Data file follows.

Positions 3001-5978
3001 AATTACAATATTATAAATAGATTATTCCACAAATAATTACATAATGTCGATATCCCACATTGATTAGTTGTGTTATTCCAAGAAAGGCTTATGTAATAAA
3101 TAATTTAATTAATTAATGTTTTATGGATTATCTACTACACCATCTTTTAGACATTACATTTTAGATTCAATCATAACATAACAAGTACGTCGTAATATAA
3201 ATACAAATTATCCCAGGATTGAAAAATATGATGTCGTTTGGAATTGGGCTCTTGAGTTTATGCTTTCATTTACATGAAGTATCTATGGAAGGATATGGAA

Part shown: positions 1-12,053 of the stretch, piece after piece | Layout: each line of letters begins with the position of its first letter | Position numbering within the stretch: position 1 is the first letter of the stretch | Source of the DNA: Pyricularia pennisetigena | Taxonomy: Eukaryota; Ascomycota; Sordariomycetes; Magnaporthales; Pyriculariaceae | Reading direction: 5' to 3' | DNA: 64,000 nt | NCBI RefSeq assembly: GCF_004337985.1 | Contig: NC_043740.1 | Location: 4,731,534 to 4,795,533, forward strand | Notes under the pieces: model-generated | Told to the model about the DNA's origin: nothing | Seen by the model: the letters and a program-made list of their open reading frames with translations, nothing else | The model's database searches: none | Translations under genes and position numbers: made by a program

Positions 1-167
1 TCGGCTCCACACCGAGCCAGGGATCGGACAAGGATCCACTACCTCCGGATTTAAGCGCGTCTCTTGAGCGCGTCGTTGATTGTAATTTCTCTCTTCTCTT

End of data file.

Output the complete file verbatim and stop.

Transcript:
Positions 3001-5978
3001 AATTACAATATTATAAATAGATTATTCCACAAATAATTACATAATGTCGATATCCCACATTGATTAGTTGTGTTATTCCAAGAAAGGCTTATGTAATAAA
3101 TAATTTAATTAATTAATGTTTTATGGATTATCTACTACACCATCTTTTAGACATTACATTTTAGATTCAATCATAACATAACAAGTACGTCGTAATATAA
3201 ATACAAATTATCCCAGGATTGAAAAATATGATGTCGTTTGGAATTGGGCTCTTGAGTTTATGCTTTCATTTACATGAAGTATCTATGGAAGGATATGGAA

Part shown: positions 1-12,053 of the stretch, piece after piece | Layout: each line of letters begins with the position of its first letter | Position numbering within the stretch: position 1 is the first letter of the stretch | Source of the DNA: Pyricularia pennisetigena | Taxonomy: Eukaryota; Ascomycota; Sordariomycetes; Magnaporthales; Pyriculariaceae | Reading direction: 5' to 3' | DNA: 64,000 nt | NCBI RefSeq assembly: GCF_004337985.1 | Contig: NC_043740.1 | Location: 4,731,534 to 4,795,533, forward strand | Notes under the pieces: model-generated | Told to the model about the DNA's origin: nothing | Seen by the model: the letters and a program-made list of their open reading frames with translations, nothing else | The model's database searches: none | Translations under genes and position numbers: made by a program

Positions 1-167
1 TCGGCTCCACACCGAGCCAGGGATCGGACAAGGATCCACTACCTCCGGATTTAAGCGCGTCTCTTGAGCGCGTCGTTGATTGTAATTTCTCTCTTCTCTT